Thus, in this, my most recent venture into the Brave New World of DIY installations, I invested dozens of hours. This was accompanied by immeasurable wear and tear on my central nervous system and probably a significant reduction in my life expectancy. The next time I attempt a DIY computer app installation, someone please remind me to practice my golfspeak before I begin.
After days of such digital conflict and confusion, I remembered what a wise friend had advised me in a similar situation a few years ago. At that time, I was completing (online) a very complex series of forms and applications. I was spending a great deal of time on this and making very little progress because everything was new and it was not intuitive how I should proceed. Frustratingly, when I attempted to get information or assistance, the service that accompanied those online forms was at the same level of unhelpfulness.
It was at that point my friend asked me, “If you have to do something which is a one-time event and is not a skill that you will need in the future, which is better: spend 1000 hours to do it yourself…or pay 1000 dollars to have an expert do it for you, quickly and easily?” The answer – then and again in my present situation – was obvious.
Thus, I went to a technician who, in a couple of hours, resolved my computer problem. It wasn’t quite that simple, however.
The process of installing the new app to work properly first required a reinstallation of my computer’s operating system. And, of course, before that step could be completed, a total backup of all data to an external memory had to be completed. More hours spent, but at least we were making progress.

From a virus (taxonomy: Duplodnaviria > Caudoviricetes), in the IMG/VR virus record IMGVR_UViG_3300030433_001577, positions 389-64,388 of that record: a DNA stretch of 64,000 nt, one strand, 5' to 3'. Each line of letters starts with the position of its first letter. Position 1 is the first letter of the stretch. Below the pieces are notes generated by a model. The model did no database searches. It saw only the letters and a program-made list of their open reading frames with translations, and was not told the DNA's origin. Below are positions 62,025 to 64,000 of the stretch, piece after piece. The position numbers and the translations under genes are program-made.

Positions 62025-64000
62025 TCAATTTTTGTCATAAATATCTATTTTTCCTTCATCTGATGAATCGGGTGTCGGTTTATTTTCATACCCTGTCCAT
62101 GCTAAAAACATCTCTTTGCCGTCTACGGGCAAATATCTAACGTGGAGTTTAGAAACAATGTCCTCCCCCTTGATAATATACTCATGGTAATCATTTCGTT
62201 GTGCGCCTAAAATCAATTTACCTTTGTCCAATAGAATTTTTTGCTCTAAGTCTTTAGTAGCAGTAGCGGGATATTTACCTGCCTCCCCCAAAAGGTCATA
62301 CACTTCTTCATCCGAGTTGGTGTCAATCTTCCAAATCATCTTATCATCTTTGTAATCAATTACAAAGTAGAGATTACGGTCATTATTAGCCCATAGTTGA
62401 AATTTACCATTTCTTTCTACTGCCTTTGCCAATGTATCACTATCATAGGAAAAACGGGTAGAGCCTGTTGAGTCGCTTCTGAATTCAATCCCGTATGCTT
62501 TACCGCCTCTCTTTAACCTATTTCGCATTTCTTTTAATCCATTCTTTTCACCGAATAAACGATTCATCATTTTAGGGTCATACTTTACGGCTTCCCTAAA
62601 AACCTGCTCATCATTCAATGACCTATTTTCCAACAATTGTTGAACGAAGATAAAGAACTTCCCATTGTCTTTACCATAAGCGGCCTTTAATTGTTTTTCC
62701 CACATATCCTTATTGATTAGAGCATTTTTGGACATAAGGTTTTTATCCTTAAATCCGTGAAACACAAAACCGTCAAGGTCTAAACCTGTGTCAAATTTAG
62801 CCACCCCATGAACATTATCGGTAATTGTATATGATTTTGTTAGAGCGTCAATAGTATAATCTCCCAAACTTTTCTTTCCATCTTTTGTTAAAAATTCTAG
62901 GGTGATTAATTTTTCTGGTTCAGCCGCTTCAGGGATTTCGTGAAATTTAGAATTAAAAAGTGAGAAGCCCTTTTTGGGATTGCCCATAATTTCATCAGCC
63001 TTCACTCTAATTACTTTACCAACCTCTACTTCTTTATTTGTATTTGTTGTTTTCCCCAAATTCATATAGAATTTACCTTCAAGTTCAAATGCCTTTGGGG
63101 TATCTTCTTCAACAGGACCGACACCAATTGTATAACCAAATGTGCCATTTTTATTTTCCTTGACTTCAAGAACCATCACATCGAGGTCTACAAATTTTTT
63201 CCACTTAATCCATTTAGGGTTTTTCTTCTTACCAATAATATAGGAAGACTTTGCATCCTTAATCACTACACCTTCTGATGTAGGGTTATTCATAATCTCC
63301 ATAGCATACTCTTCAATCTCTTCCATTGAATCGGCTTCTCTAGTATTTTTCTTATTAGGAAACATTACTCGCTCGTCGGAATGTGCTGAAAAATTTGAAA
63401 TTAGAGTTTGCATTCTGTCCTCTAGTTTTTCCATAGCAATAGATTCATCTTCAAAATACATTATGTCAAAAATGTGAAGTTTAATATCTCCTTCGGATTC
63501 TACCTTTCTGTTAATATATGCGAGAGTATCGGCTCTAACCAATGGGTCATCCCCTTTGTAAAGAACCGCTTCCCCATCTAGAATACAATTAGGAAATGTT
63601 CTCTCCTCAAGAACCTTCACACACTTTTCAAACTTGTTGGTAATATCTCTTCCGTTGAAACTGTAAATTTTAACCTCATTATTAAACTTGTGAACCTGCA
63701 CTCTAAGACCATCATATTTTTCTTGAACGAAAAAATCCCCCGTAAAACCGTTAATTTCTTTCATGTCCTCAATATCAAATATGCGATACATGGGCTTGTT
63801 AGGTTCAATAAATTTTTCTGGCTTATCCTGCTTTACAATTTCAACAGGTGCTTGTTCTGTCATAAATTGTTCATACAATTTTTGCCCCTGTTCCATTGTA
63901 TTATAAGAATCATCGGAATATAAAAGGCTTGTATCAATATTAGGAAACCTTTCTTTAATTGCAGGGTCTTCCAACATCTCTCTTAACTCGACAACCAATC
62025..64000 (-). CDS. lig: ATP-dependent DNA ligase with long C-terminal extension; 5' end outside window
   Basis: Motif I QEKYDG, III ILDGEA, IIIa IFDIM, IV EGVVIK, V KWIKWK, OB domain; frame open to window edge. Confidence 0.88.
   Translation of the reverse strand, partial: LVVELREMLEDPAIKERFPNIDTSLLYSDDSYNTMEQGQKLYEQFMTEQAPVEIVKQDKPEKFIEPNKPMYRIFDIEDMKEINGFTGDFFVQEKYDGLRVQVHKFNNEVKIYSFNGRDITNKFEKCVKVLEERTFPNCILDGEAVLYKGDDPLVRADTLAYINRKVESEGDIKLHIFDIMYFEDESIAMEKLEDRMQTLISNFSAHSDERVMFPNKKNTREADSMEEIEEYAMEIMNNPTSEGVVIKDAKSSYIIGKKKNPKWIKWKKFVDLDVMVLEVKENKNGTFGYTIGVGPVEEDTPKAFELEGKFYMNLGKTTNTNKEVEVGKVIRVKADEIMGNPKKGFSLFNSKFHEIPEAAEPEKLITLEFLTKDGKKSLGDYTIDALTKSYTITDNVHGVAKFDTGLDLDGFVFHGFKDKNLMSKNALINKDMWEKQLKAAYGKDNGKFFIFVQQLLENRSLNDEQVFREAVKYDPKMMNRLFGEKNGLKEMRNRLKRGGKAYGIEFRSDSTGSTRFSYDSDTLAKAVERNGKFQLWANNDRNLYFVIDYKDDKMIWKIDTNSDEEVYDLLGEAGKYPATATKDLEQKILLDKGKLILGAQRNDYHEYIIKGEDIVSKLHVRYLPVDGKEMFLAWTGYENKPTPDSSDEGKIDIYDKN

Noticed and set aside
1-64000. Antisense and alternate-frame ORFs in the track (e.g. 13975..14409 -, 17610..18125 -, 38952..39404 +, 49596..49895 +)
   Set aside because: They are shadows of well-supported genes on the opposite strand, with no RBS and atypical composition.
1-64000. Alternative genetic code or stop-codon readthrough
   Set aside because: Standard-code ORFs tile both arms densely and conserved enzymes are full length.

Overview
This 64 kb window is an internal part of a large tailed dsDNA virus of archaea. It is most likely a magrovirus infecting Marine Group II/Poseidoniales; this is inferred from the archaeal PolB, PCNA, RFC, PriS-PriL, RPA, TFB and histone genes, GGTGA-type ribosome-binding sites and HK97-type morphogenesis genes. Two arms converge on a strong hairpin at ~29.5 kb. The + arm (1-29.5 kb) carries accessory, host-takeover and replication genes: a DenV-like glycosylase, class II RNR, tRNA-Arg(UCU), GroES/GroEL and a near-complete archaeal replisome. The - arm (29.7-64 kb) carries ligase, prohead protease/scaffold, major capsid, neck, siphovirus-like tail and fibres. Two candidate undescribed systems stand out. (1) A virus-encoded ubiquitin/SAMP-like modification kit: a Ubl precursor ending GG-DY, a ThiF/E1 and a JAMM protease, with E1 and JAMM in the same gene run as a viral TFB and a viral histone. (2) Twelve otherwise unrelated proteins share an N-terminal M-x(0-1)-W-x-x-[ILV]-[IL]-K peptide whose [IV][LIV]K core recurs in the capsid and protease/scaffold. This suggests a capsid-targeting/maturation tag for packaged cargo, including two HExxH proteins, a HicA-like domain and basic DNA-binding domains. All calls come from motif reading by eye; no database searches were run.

Finally, the installation was done and the new app is now working properly. I wonder how many hours I will have to use this wonderful new app before I recover the hours lost in this installation nightmare.
However, my woes are not over yet. As I approach the two-month point since I began this ordeal, I am still reinstalling the other apps which were deleted during the process – and each of these old apps seems to be accompanied by several “Before you can do that”. layers.
Finally, after all the old apps are completely reinstalled and operating properly, comes the matter of struggling up the learning curve to effectively use the new app.
So, what do my digital woes have to do with the pandemic, the August heat, worries about flooding, etc.? Well at least this digital activity – frustrating and stressful as it is – takes my mind off the worldwide pandemic, economic and educational concerns, worries about my family’s safety, and other issues. They tend to fade into the background when I am struggling with my computer. And, that is the silver lining of this dark, unfriendly digital cloud: At least, this is something that I can control. Better by far than spending too much time thinking about the things I cannot control.
经常关注我的胡言乱语的人 都知道我对科技的热情和乐观 尤其是人工智能 5G VR/AR 还有其他一些还没有被开发出来的科技产品 常客们也知道我对今天的设备的欣赏，与5到10年前的技术相比。是的，我们正生活在一个数字黄金时代。
首先介绍一下背景。大约两个月前，我屈服于一个营销部门的诱惑 他们的最新和最棒的应用程序如何简化我的电脑体验， 戏剧性地提高我的生产力，并大大减少 盯着电脑屏幕的时间。好吧……就像他们说的电视广告中的可疑说法一样，所有的事实都是真的。
关于在电脑上添加东西的另一个问题是，除了费用、混乱和血压飙升之外，还有其他活动（数字和非数字）的时间损失。因为，一旦你开始了这个安装之旅，你就不能回头了。如果你在跑一场马拉松，在26英里的赛道上某个地方停下来，你就会被打上DNF（Did Not Finish）的数字标签，遗憾的是，在电脑工作的情况下，这是不可能的。因此，我致力于通过大量的步骤–其中许多步骤都伴随着层层叠叠的 “在你能做到这一点之前 “的子步骤。
是的，在安装过程中，有 “在你能做到这一点之前 “的因素。这指的是，当你在电脑上工作时，意识到在你做步骤A之前，你必须先完成步骤B。但是，在你完成更新之前，你必须停止一切工作，去做步骤B（例如，验证你的身份。）但是，在你做之前，你必须完成步骤C，即更新你与某个网站的密码。但是，在这之前，你必须更新你的信用卡信息，等等，等等。有时候，”在你能做到这一点之前 “的活动要经过几个非常令人沮丧的关卡–而且每一步都必须在你做下一步之前完成。所有这些步骤都必须成功完成，然后才能回到更新应用的原始活动。在经历了大约五关的 “在你能做到这一点之前 “的障碍后，我通常会处于精神病事件的边缘–并且像一个职业高尔夫球手一样表达自己的观点。